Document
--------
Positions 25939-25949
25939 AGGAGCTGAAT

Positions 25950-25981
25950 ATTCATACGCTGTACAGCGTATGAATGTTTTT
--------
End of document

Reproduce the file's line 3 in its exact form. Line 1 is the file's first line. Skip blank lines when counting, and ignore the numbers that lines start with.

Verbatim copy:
Positions 25950-25981